In the past month, two horrible incidents involving children and animals have had the internet awash in Monday morning quarterbacking. In the first, a 3-year-old child was attacked by a gorilla at the Cincinnati Zoo after running from his mother and falling into the gorilla’s enclosure. The gorilla had to be put down to save the child. In the second incident, a 2-year-old child visiting Disney with his parents was horrifically killed by an alligator in Florida while wading in a “no swimming” body of water near their resort.

In both cases, the reaction from the Internet was swift and sometimes cruel. “Where were the parents?” internet commenters (who are, apparently, perfect parents) were quick to ask. It was only later, as the news unfolded and more details were revealed, that people started to ease up on one family (the one in Florida) and double down on the hate of the other (the Cincinnati Zoo family). The main difference between these families? Race. The family that tragically lost their son to an alligator is white. The Cincinnati Zoo family? Black. And what a difference those facts make.

Where were the parents?

The backlash in the gorilla case was swift and cruel since the viral video of the boy in the enclosure clearly showed the family’s race. Within hours, there were 500,000 signatures on a petition calling for child protective services to investigate the parents, Deonne Dickerson and Michelle Gregg. There were editorials calling the mother “irresponsible” at best and downright terrible at worst. The online comments were chilling, delving deep into racial wounds, implying (and sometimes outright saying) that the life of a black child is simply not as important as the life of a gorilla. Worst of all, the boy’s father’s irrelevant criminal record made the rounds thanks to the Daily Mail, which also pointed out the father’s absence that day at the zoo.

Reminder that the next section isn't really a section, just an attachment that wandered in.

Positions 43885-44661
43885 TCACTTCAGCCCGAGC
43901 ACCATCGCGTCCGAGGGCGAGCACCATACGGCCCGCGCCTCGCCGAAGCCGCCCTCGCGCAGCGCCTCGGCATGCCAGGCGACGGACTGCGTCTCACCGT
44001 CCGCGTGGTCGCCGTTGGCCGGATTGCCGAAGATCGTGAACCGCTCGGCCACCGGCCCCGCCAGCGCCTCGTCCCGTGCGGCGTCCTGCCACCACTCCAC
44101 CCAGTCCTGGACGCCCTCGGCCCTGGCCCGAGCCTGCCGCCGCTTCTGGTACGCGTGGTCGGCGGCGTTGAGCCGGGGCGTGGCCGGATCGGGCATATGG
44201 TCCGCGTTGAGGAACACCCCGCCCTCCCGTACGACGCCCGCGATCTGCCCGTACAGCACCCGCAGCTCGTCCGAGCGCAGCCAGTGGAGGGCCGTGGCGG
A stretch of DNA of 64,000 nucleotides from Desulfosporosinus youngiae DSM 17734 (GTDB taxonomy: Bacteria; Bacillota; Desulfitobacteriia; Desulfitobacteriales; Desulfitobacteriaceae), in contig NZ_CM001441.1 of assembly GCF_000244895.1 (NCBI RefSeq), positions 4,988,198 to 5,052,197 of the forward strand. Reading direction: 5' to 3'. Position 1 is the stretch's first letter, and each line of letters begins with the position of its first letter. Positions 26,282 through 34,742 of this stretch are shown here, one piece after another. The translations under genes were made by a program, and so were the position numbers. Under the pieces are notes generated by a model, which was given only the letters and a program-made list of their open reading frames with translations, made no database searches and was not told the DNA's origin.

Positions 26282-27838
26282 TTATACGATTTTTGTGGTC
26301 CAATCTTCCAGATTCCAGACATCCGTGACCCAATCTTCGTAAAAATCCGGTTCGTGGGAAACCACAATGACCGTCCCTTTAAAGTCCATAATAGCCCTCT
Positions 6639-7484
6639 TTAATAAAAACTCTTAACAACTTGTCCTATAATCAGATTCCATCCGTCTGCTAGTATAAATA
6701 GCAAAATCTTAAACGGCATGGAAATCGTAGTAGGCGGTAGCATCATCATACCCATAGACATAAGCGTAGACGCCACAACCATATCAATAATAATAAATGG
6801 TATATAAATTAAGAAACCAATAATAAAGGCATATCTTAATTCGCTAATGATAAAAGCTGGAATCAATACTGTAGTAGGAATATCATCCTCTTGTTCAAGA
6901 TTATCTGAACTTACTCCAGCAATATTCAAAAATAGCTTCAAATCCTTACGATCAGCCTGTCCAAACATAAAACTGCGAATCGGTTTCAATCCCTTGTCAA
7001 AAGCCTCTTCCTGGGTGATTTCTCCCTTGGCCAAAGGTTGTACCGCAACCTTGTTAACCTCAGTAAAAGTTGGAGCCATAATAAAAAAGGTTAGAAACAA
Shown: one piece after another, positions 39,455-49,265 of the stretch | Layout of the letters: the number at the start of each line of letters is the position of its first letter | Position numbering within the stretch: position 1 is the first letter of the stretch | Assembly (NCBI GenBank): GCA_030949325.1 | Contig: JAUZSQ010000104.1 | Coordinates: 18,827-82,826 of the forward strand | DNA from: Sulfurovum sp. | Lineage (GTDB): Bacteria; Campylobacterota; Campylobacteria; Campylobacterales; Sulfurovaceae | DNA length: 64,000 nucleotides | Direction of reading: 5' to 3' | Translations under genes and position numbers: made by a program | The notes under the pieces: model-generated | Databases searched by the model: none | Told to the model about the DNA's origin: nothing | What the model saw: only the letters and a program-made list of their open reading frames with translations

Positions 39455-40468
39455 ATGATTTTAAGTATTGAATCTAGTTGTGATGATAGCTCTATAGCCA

Meanwhile, the parents in Florida, Matt and Melissa Graves of Nebraska, have been showered in love and support. A GoFundMe raised $50,000 in just a couple of days. The father has been characterized by his job and career (not by his criminal record) and while they, too, have had their fair share of “where were the parents” inquiries, the general tenor has been one of deep grief and a sense of concern for the family.

The big difference between these two incidents is obviously death. In the former, a gorilla died. In the latter, a child. Many might say that explains it: It is easy to attack parents who haven’t lost their child. And yet, it’s not so clear. In fact, it seems we have two sets of parenting standards. One for white, affluent parents. And another for black parents.

Last year, Toya Graham went viral after video surfaced of her pulling her teenage son out of the Baltimore riots and slapping him about the head. Graham was quickly hailed as “mom of the year” by many on the internet: Some parents heralded Graham as an example to advance their own political agendas and discourage protests against police brutality, while some said she was just trying to keep her child safe. But the overwhelming message? The right way to raise black boys is to hit them or "keep them in line."

Graham told The Washington Post that after the viral video, BET, Under Armour and St. Joseph’s Hospital all offered her jobs: “I’m doing all of this thinking, ‘I was going to get a job and get better out of this.’ ” But none of the job offers came through, and after national attention moved on from the Baltimore protests, Graham faced eviction and desperately needed help paying her bills. No one who called her "mother of the year" offered to help.

A few years ago, the mugshot of a mom arrested for leaving her 6-month-old and 2-year-old in a car while she went into a job interview went viral. Shanesha Taylor said she was homeless and jobless, and had to make an impossible choice between putting food on the table for her children and leaving them in a dangerous situation for a little while. She chose the latter. 

Mainstream media has long portrayed black and brown parents in far different ways than they have white ones. Mike Brown’s mother was portrayed more as a loose cannon than a grieving mother after the police shot and killed her son. Meanwhile, Casey Anthony was accused of killing her 2-year-old daughter but headlines included testimonies that she was a "good mom." Is it any wonder that people have trouble seeing Michelle Gregg as the harried mother of four, just trying to do something nice for her children on a beautiful day in May? If we believe everything we read on the internet, we’d think every black child is a thug and every black mother's role is to keep them in control.

The chilling historical irony is that claims have surfaced that during slavery, black children really were used as bait to draw alligators out of hiding for Florida fishermen. No wonder our racist culture is so toxic toward black parents—our very foundation is as shaky as Florida swampland. It’s impossible to move forward without confronting the past. The sharp contrast in media treatment between these two viral stories can help us understand our everyday bias, which needs to be acknowledged and called out. It’s the only way to make it stop.